Asteroid 2019 ON3 passed by the Earth at a distance of about 213 300 km (0.56 times the average distance between the Earth and the Moon, or 0.14% of the distance between the Earth and the Sun), slightly before 1.20 am GMT on Monday 29 July 2019. There was no danger of the asteroid hitting us, though were it to do so it would not have presented a significant threat. 2019 ON3 has an estimated equivalent diameter of 5-16 m (i.e. it is estimated that a spherical object with the same volume would be 5-16 m in diameter), and an object of this size would be expected to explode in an airburst (an explosion caused by superheating from friction with the Earth's atmosphere, which is greater than that caused by simply falling, due to the orbital momentum of the asteroid) in the atmosphere between 40 and 25 km above the ground, with only fragmentary material reaching the Earth's surface.
2019 ON3 was discovered on 30 July 2019 (the day after its closest approach to the Earth) by the University of Hawaii's PANSTARRS telescope. The designation 2019 ON3 implies that it was the 91st asteroid (asteroid N3 - in numbering asteroids the letters A-Y, excluding I, are assigned numbers from 1 to 24, with a number added to the end each time the alphabet is ended, so that A = 1, A1 = 25, A2 = 49, etc., which means that N3 = 13 + (24 X 3) = 91) discovered in the second half of July 2019 (period 2019 O).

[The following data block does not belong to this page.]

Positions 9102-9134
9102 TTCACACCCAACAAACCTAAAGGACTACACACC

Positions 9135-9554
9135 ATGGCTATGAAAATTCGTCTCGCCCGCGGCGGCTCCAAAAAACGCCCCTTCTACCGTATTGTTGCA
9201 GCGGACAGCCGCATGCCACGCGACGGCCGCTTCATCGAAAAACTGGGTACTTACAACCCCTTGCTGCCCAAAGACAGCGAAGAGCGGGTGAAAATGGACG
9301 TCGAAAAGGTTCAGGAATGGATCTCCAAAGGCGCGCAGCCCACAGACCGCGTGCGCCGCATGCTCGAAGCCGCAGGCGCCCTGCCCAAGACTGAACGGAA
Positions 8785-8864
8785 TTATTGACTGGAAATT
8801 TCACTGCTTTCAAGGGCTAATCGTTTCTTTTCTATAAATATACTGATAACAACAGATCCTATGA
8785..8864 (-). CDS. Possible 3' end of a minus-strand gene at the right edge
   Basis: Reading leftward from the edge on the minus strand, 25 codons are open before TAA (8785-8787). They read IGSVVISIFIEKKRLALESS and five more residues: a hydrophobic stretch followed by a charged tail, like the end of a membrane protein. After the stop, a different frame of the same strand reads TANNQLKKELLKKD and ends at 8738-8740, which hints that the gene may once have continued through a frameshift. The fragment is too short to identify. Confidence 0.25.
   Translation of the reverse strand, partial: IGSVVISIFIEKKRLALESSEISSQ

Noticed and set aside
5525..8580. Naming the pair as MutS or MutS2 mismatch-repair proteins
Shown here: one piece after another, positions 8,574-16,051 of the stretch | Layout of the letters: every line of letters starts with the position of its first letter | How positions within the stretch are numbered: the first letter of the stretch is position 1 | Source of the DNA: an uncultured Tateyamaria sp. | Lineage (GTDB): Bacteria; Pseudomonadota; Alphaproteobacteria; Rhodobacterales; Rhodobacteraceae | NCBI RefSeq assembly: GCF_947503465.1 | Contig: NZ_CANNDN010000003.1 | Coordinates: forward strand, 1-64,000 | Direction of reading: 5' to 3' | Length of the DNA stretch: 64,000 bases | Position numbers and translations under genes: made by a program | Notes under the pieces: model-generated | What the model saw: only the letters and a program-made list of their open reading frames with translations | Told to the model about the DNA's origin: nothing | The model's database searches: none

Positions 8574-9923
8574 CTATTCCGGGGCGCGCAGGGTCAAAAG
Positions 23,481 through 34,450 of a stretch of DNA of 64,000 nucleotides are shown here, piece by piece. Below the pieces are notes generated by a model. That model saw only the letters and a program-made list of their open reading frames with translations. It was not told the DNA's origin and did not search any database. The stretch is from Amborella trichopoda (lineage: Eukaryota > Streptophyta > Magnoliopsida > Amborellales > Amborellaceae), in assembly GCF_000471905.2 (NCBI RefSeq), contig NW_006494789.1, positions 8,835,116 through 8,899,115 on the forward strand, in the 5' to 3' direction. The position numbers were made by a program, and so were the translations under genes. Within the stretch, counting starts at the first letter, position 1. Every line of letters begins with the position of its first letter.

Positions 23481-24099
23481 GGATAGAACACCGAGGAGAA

2019 ON3 has a 883 day orbital period and an eccentric orbit tilted at an angle of 6.34° to the plane of the Solar System, which takes it from 0.81 AU from the Sun (i.e. 81% of he average distance at which the Earth orbits the Sun) to 2.79 AU from the Sun (i.e. 279% of the average distance at which the Earth orbits the Sun, and outside the orbit of the planet Mars). It is therefore classed as an Apollo Group Asteroid (an asteroid that is on average further from the Sun than the Earth, but which does get closer).
Follow Sciency Thoughts on Facebook.